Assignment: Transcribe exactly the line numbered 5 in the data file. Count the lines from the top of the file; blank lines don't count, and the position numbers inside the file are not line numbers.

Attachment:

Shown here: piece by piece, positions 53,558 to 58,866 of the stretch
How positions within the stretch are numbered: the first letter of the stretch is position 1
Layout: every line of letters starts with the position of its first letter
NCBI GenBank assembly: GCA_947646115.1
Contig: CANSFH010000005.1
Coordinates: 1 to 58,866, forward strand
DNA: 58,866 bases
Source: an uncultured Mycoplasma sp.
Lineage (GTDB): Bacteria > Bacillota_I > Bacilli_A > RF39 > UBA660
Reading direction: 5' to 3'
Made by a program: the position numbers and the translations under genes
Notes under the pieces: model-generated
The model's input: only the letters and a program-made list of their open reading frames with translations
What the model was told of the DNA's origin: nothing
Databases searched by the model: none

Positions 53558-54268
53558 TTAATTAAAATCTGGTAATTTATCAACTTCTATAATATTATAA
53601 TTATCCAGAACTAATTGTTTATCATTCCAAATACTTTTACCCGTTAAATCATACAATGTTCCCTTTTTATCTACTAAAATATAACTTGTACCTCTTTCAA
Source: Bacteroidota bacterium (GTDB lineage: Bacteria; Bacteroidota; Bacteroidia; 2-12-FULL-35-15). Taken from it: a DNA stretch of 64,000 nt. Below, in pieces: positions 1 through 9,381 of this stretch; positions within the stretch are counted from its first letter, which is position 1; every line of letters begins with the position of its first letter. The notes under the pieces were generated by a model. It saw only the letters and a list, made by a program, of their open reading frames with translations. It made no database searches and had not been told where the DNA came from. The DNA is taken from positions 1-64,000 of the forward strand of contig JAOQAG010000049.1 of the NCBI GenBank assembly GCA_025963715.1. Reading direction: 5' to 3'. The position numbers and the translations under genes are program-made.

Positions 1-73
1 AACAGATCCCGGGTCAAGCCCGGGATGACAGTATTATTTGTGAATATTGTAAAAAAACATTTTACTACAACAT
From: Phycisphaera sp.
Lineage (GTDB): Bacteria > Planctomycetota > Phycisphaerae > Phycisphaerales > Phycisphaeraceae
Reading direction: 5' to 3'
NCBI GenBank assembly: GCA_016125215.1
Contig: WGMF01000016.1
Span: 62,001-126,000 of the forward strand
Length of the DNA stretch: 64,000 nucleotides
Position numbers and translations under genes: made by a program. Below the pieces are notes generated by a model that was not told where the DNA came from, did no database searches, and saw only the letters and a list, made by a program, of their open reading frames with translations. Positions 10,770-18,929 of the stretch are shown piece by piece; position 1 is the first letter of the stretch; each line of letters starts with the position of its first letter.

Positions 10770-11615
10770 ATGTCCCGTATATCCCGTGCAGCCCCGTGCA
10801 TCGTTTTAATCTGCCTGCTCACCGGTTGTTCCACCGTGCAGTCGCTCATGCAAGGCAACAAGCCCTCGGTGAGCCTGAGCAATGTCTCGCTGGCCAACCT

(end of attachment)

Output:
Contig: CANSFH010000005.1